Shannon here: Carole Towriss shares her inspiration for her Biblical Fiction title, Sold Into Freedom. Comment or answer the question at the end of any post dated March 12 – 15 to enter the drawing for an e-book copy. Deadline: March 23rd, 11:59 pm central time. Here’s Carole!
And it came to pass, as we went to prayer, a certain damsel possessed with a spirit of divination . . . followed Paul and us, and cried, saying, These men are the servants of the most high God, which shew unto us the way of salvation. And this did she many days. ~Acts 16:16-18a
And the keeper of the prison awaking out of his sleep, and seeing the prison doors open, he drew out his sword, and would have killed himself, supposing that the prisoners had been fled. ~Acts 16:27
Years ago, when I was still working on my first book, In the Shadow of Sinai, I read about Jason of Thessalonica. Jason is only mentioned twice in Scripture: once in Acts 17, and again at the end of the letter to the Romans when Paul relays Jason’s greetings to the young church there.
I write about little-known bible characters, people whose story is not told. I’ve written about Bezalel—the man who built the Ark of the Tablernacle, Gaddiel—one of Moses’s ten spies who defied God in the wilderness, and Acsah, Caleb’s daughter. I had a series to finish first, but Jason’s story was always in back of my mind.
When I finally turned from the Old Testament to the New, I returned to the idea of Jason. But if I was going to write another series, I would need more than one man’s story. I started looking at Paul’s journeys. Before he takes the gospel to Thessalonica, he visits Philippi.
Acts 16 tells us Paul while in Philippi delivered a slave girl from a spirit of prophecy. A jailer comes to faith in Jesus. A mighty earthquake frees Paul and Silas from a dark prison after a grievous miscarriage of justice. This small but prestigious colony in Macedonia is where Book 1 of the “Planting Faith” series is set.
I wanted to be from somewhere other than Greece or Rome, so in my book she comes from Britannia. I named her Elantia, an authentic Brittonic name, which I got from an expert in ancient languages. Tia inherited her “gift” of divination from her mother and grandmother, and trained for years to perfect her ability. I had to somehow get her to Philippi, so I had slave traders kidnap and sell her.
Now I needed a hero. Much of my research differed on who would be the keeper of the prison in a Roman colony. Some said retired Roman soldiers, others said that would be too demeaning for a warrior. Some said slaves, but from what I learned of the responsibilities of that job, that didn’t make sense to me. As is so often the case, we really don’t know.
So the jailer became Quintus, a tribune who retired due to injury. He retires to Philippi, but a betrayal leaves him without a way to support himself, and the jailer’s job is his only option.
Scripture says the jailer and “all that were in his house” were saved and baptized. Some assert this means he must have been married and had a family. But I needed a romance … how could the slave girl and jailer fall in love if he had a wife and children?
Acts16:15 tells us that Lydia “and her household” were also baptized, and we have no record of a husband for Lydia. She appears to be somewhat wealthy if she had a house big enough to allow Paul, Silas, Timothy and perhaps Luke to stay with her while they were in Philippi. If so, she likely had servants. Scholars say “household” can refer to these other adults living in a house as well as to spouses and children. I gave Quintus some slaves—paid for by the city as part of his job—to be his “household.”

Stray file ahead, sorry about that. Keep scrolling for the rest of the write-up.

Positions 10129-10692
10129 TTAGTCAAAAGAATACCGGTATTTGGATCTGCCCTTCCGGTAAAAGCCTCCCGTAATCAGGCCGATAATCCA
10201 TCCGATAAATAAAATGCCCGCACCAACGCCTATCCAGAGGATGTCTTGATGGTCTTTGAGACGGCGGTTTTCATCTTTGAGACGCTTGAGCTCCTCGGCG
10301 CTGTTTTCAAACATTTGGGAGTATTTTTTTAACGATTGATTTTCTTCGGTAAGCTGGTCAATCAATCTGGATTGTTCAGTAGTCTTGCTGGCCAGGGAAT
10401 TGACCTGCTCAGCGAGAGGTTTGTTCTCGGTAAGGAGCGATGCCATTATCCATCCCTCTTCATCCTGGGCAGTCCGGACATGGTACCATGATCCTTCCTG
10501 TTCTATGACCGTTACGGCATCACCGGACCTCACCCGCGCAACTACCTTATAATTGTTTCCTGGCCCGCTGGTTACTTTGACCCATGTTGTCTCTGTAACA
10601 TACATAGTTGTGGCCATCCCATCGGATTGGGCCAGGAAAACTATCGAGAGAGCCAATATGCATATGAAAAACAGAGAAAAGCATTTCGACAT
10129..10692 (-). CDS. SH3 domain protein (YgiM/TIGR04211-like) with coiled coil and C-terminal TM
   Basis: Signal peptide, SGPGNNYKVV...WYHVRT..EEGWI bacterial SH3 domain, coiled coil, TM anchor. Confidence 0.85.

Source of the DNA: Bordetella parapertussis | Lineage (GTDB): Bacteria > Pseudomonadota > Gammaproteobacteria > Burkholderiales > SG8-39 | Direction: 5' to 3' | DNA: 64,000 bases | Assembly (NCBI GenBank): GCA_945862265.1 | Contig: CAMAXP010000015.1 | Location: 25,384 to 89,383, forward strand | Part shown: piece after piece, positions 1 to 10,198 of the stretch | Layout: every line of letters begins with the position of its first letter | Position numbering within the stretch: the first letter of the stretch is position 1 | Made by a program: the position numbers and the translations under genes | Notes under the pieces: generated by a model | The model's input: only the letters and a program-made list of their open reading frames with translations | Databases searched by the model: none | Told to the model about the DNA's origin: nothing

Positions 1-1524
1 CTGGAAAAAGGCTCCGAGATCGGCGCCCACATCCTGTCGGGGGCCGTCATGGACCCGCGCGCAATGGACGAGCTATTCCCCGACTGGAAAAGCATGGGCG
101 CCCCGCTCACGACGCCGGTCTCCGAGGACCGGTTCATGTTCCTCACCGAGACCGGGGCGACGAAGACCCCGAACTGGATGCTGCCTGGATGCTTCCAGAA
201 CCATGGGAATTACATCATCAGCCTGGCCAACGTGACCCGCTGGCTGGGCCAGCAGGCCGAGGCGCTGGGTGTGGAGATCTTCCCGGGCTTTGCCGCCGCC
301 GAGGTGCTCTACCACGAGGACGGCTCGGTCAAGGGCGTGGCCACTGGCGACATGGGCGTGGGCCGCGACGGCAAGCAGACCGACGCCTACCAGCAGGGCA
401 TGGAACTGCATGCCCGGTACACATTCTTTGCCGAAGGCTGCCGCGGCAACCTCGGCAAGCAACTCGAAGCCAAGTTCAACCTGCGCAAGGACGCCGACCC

The Roman invasion of Britannia was well underway in 50 ad when Paul visited Macedonia. Tia had been kidnapped by men dressed as Roman soldiers, so she was in no mood to be protected, cared for, or romanced by a tribune. Quintus feels guilty about his part in the invasion, and wants nothing more than to keep her safe from her cruel Roman owners.
She will kill to escape.
He has killed for the Empire.
What will they give for a freedom like no other?
About Carole: An unapologetic Californian, Carole Towriss now lives just north of Washington, DC. She loves her husband, her four children, the beach, and tacos, though not always in that order. In addition to writing, she binge watches British crime dramas and does the dishes four times in one day. Learn more and connect:
About the book – Sold into Freedom: Elantia, a seer, is kidnapped from her home on the coast of Britannia and sold as a slave in Ephesus. Her new owners take her to Philippi, where they put her to work each day in the marketplace telling fortunes. When they take from her the only good thing left in her life, she vows she will take her revenge and find her way home, even if she has to kill to do it.
After a devastating injury and vicious rumors, Tribune Quintus Valerius is forced from the army he loves. Given land in lieu of a cash pension, he settles in Philippi, but a betrayal forces him to become the city’s Keeper of the Prison. At least until the truth comes out.
Everything changes when a simple Jewish preacher visits Philippi. Tia and Quin are both intrigued by Paulos’s message of peace, but it seems too good to be true. Are they willing to leave behind everything they know to experience a freedom like no other?
Sold Into Freedom is book 1 of “The Planting Faith Series.” This series will follow the Apostle Paul though his second missionary journey. Each book will focus on two or more little-known biblical characters who came to faith through his ministry.
Can’t wait for the drawing or worried you won’t win? Get your copy now: Sold into Freedom – Amazon
Question for Readers: Other than Jesus, is there a person mentioned in the Bible you’d like to know more about? What intrigues you about his or her story?
Come back March 15th for Carole’s except!